News From the Dead Zone #126

News from the Dead Zone

The schedule for the graphic novel adaptation of N. has finally been announced. Issue 1 (of 4) goes on sale in March. The creative team of Marc Guggenheim and Alex Maleev, also responsible for the Motion Comic version, tell the story of something terrifying hidden in Ackerman’s Field. “It’s absolutely thrilling for Marvel to be working on ‘N.’ again and having the honor to publish it as a comic book miniseries,” said said Ruwan Jayatilleke, Marvel Senior Vice President, Development & Planning, Print, Animation and Digital Media. “Both as a fan of the story and a producer on the ‘N.’ motion comic, I am absolutely psyched for the terrifying ride that Marc, Alex, and the editors have planned for readers!”

John Mellencamp has virtually completed recording and “assembling” the Ghost Brothers of Darkland County musical theater collaboration with King. They have edited the initial three-hour program down to two hours and 10 minutes—with a bit more editing still to come before producer T-Bone Burnett completes the tracks. When finished, the recording will be available in a novel book package containing the full text, two discs featuring the entire production of the spoken word script and songs performed by the cast, and a third CD of the songs only. The cast is led by Kris Kristofferson, in the role of Joe, the father, and Elvis Costello, as the satanic character The Shape. Rosanne Cash plays Monique, the mother, with the sons enacted by Will Daily (Frank), Dave Alvin (Jack), Alvin’s real-life brother Phil Alvin (Andy) and John (Drake). Sheryl Crow stars as Jenna and Neko Case is Anna, with boxing legend Joe Frazier playing caretaker Dan Coker and King himself in the role of Uncle Steve. The narrator is “24” star Glenn Morshower. Mellencamp stressed that the three-disc package is not a traditional audio book, but offers an experience more akin to listening to an old radio show with music; he further emphasized the challenge inherent in making such a project work. See Mellencamp’s official web site for more.

Twitter update: From Peter Straub “In about a year SK and I will begin planning a new book.”

The jig is up — I was Scarecrow Joe in the ARG promotion for Under the Dome. Read more about my experience here.

The March issue of Playboy will contain King’s poem “Tommy,” an eerie yet touching reminiscence of childhood friendships and the ways innocence and experience intertwine.

According to Producer Dan Lin, writer Dave Kajganich is expected to turn in a draft of his script for the planned remake of It over Christmas.

Here is streaming audio of King’s appearance in Portsmouth, NH, featuring a reading from Under the Dome followed by a discussion. A couple of articles relating to his appearance in Manchester, VT here and here. And check out this great local news report on NECN about King’s visit to Bridgton and the connections between that town and Chester’s Mill. Finally, here is the episode of the Colbert Report on which King was a guest.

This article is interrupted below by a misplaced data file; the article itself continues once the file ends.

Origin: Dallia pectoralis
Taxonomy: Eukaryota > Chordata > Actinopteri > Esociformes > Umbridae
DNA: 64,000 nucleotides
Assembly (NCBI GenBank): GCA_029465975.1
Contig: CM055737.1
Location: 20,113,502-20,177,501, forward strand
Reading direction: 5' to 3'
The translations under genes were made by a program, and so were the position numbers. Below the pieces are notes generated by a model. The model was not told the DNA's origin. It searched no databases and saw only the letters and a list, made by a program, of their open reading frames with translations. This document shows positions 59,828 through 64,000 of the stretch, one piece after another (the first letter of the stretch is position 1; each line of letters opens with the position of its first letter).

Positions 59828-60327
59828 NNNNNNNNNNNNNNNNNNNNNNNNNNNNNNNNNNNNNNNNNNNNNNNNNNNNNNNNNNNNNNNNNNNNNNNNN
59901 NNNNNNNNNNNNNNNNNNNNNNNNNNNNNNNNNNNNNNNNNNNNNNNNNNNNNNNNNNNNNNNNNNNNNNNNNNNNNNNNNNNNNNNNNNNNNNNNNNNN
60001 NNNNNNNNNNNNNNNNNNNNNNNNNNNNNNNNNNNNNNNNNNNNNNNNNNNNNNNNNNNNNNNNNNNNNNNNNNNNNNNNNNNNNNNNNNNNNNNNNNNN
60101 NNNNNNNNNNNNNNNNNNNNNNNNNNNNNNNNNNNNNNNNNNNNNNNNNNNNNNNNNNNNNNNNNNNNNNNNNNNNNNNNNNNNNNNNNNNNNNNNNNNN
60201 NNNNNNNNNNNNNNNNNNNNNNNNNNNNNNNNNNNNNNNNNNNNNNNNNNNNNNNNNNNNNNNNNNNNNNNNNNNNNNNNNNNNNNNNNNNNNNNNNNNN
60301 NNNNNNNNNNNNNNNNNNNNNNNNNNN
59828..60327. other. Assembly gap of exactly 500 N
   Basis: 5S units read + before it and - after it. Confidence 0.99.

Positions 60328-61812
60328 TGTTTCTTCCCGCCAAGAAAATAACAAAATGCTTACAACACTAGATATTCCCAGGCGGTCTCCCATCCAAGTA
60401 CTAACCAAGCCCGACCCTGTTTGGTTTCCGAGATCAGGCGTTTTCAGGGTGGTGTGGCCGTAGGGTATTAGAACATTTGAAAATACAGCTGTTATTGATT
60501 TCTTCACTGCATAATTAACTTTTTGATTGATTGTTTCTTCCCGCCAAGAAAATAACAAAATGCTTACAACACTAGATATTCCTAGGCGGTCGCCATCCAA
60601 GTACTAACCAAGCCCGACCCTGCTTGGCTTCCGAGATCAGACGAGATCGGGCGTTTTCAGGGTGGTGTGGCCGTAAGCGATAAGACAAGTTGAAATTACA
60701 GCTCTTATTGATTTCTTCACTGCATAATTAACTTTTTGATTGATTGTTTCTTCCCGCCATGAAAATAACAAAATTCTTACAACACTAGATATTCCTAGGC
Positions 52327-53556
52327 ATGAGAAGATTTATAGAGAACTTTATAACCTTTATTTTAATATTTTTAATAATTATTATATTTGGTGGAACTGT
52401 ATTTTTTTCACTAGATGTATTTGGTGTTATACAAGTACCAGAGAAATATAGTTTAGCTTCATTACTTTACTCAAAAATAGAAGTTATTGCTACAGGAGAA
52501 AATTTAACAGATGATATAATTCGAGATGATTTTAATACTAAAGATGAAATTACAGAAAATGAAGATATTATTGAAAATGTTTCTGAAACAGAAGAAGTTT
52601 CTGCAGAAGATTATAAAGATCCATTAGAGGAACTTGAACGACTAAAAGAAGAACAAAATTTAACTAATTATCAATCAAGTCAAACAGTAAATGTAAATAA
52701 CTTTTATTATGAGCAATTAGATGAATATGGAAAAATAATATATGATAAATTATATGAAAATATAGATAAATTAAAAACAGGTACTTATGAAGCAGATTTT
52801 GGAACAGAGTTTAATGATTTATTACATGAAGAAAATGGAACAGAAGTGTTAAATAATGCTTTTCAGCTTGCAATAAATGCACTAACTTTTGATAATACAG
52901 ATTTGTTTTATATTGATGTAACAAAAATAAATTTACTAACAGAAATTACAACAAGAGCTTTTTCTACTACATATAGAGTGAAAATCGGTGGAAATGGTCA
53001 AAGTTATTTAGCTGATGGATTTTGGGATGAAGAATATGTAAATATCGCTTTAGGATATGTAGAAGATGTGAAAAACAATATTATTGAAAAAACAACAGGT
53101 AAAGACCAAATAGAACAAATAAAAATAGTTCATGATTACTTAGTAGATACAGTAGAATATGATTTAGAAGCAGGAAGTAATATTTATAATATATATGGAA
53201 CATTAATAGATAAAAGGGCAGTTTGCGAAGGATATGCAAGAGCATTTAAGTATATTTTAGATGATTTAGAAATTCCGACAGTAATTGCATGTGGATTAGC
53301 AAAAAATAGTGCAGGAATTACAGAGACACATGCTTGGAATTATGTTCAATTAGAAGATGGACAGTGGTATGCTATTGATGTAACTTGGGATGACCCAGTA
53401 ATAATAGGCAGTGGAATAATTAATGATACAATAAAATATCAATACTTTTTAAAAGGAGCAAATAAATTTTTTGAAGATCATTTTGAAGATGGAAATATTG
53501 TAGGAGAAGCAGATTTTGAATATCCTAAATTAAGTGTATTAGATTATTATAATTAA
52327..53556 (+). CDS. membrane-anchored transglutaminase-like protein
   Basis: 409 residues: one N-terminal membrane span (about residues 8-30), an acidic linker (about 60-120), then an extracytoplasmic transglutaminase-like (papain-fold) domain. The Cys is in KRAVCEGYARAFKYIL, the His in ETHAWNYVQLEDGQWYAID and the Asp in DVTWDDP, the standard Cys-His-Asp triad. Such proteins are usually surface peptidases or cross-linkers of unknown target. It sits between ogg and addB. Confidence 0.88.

Gauntlet Press is releasing Stephen King’s Battleground in 2010. The volume contains King’s short story, Richard Christian Matheson’s script for the TNT adaptation, storyboards and other material.

Entertainment Weekly: King’s top 10 books of 2009.

News From The Dead Zone #114

Breaking News from the Dead Zone

Scribner has issued this plot synopsis of the upcoming 1120-page novel Under the Dome:

On an entirely normal, beautiful fall day in Chester’s Mills, Maine, the town is inexplicably and suddenly sealed off from the rest of the world by an invisible force field. Planes crash into it and fall from the sky in flaming wreckage, a gardener’s hand is severed as “the dome” comes down on it, people running errands in the neighboring town are divided from their families, and cars explode on impact. No one can fathom what this barrier is, where it came from, and when—or if—it will go away.

Dale Barbara, Iraq vet and now a short-order cook, finds himself teamed with a few intrepid citizens—town newspaper owner Julia Shumway, a physician’s assistant at the hospital, a select-woman, and three brave kids. Against them stands Big Jim Rennie, a politician who will stop at nothing—even murder—to hold the reins of power, and his son, who is keeping a horrible secret in a dark pantry. But their main adversary is the Dome itself. Because time isn’t just short. It’s running out.

It looks like It will be remade as a feature film. Warner Bros. has hired Dave Kajganich to adapt the novel, with Dan Lin and Vertigo’s Roy Lee and Doug Davison producing. Though it’s hard to take stories seriously at this point, when the script hasn’t even been written, the rumor is that it will focus on the adult Losers rather than flipping back and forth between the two eras. Kajganich is also attached to a remake of Pet Sematary.

News From The Dead Zone #20

Breaking News from the Dead Zone

Talk of an It remake are surfacing again. Peter Filardi, who scripted the ‘Salem’s Lot remake for TNT as well as The Road Virus Heads North for Nightmares and Dreamscapes, told attendees of Fangoria’s Weekend of Horrors that he’s developing a new “televisualization” of It. The project has the attention of the Sci Fi channel and might end up as a four-hour broadcast event, perhaps told from the point of view of Beverly Marsh.